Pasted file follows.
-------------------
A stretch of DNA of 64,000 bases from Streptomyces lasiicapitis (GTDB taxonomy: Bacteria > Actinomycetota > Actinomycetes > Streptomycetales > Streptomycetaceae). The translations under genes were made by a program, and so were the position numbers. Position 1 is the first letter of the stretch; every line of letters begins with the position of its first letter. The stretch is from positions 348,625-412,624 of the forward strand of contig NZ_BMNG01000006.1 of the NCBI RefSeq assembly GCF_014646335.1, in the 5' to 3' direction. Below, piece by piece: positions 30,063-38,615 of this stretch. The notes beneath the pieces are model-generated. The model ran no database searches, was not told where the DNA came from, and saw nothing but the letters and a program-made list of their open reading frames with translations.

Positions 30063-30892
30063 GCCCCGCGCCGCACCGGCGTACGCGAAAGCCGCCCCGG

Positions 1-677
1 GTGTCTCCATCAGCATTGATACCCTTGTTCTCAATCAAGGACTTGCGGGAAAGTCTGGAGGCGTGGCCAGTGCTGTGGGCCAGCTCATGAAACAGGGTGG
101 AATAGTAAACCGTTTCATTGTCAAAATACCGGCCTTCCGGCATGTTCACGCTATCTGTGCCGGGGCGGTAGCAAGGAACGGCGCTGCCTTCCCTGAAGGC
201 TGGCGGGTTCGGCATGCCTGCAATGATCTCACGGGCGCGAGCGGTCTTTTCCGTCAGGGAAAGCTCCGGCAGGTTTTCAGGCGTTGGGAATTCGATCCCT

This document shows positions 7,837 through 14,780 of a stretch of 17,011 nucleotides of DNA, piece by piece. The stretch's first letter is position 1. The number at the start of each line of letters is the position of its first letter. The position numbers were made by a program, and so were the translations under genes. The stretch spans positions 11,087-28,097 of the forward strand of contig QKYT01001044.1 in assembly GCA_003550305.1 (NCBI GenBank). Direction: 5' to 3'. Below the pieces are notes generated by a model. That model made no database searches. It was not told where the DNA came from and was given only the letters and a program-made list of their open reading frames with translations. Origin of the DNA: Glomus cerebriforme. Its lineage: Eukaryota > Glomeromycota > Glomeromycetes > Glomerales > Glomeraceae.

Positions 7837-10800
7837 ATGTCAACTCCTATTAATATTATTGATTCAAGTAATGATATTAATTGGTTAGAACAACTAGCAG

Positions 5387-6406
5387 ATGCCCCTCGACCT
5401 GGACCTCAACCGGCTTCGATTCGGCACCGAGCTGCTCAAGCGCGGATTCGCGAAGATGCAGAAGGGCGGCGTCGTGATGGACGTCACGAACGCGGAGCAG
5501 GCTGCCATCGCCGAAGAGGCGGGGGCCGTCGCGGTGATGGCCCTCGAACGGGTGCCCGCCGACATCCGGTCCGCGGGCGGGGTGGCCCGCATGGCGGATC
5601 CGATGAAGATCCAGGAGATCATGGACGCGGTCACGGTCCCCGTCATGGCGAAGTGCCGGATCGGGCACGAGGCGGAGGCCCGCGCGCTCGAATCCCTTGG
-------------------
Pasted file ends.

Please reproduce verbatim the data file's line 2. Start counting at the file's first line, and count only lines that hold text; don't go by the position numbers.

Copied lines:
Positions 30063-30892